A further contention is that the Government concealed from the defense the fact that electronic surveillance was used in the investigation of the case. In his Motion for Bill of Particulars, the defendant asked that the United States Attorney be required to
9. Set forth whether the Government obtained any information concerning matters set forth in the indictment by means of electronic listening devices * * * or any form of electronic surveillance whatsoever, and, if so, to set forth the circumstances under which such electronic surveillance was conducted and the substance of the evidence thus obtained.
The court then ordered, in part, that, in reply to section 9 of the Motion, "the government furnish information concerning any electronic surveillance * * * and reports which it has involving this defendant". In its Bill of Particulars, the Government stated that "2. The United States of America will introduce no evidence obtained by any electronic device".
This answer was not responsive to the court's order, but appellant was represented by counsel who must be held to have known that it was not responsive and who might have requested a specific admission or denial whether electronic surveillance had been employed.
The record before us of what next transpired is not clear. The Government's brief states on page 13 that the Assistant United States Attorney did not know that an electronic device had been used, and so advised the Court. In the next paragraph of the brief, it is stated:
Upon learning that such a device had been, in fact, used; that no report had been written up as to any evidence secured, and that said evidence was fragmentary and was of little probative value, a conference was had with Defense Counsel, Mr. Webb, and the information granted by the Court made known.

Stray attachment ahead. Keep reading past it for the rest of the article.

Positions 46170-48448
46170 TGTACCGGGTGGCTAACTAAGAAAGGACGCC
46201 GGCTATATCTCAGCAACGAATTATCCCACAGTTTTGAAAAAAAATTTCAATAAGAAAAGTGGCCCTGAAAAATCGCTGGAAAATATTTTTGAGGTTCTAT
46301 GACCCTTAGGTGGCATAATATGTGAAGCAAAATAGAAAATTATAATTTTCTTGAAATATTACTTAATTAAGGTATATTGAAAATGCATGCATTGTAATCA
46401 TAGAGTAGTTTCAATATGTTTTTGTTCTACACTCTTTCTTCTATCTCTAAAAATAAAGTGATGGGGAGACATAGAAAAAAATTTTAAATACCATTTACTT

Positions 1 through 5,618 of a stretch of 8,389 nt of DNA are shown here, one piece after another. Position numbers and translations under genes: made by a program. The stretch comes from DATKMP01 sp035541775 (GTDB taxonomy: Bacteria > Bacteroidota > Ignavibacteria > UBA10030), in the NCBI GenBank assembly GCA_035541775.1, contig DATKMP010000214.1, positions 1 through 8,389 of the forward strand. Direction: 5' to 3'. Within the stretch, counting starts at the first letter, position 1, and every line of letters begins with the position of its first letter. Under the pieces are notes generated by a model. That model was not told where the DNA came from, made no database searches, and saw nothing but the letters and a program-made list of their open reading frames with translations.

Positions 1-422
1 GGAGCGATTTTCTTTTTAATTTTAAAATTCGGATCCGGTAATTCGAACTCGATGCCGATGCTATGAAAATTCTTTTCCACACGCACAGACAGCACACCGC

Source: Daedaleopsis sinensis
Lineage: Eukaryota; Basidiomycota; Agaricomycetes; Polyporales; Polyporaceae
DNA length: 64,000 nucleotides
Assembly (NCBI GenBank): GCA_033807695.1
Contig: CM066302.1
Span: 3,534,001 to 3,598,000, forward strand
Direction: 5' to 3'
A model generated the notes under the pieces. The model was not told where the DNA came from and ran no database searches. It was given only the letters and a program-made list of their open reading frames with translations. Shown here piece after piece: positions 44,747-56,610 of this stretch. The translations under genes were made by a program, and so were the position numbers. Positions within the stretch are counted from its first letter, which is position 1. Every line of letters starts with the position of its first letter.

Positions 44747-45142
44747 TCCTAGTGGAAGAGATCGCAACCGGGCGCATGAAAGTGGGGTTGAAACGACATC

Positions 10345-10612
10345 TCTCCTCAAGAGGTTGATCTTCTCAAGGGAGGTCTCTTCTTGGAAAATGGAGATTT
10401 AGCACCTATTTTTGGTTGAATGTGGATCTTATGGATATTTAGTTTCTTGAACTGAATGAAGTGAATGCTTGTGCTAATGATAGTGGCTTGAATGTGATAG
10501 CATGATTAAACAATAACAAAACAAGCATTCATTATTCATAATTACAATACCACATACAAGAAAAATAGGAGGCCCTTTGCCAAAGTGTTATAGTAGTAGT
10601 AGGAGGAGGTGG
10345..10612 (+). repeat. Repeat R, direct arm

The brief does not cite any record reference to support this statement and defense trial counsel is dead.
At trial, defense counsel, on cross-examination of a government agent, elicited the information that electronic surveillance had been employed. It was revealed that Finch, one of defendant's alleged accomplices, had been equipped with a concealed transmitter, and that parts of a conversation between Dean and Finch had been overheard by two government agents. The Court then, over objection, permitted the Government to introduce testimony that Dean had been overheard, during that monitored conversation with Finch, saying, "We will have some new tens soon".
Whether this was error, since it was defense counsel who injected the issue, we need not decide, because we reverse on the grounds of the first two issues discussed. At a subsequent trial, the parties will commence with knowledge of the existence of the electronic record and the matter may be properly dealt with under the direction of the District Court.
We determine therefore that the erroneous admission of the evidence of currency found on appellant's person and the circumstances surrounding the apartment rental was prejudicial. In making this determination we observe that the Government's proofs of guilt are not overwhelming.
The Government relied primarily upon the testimony of Finch, an admitted accomplice in the alleged illegal activities, and upon the presence of appellant's fingerprints on 1 of the 107 counterfeit notes. A single fingerprint on a single note, although entitled to some weight, does not compel a finding that Dean criminally possessed the notes. The record shows that Dean was the associate of a man who has been convicted of possessing counterfeit money. Dean testified that he had played poker in a game in which the bill may have changed hands.
Reversed and remanded for a new trial.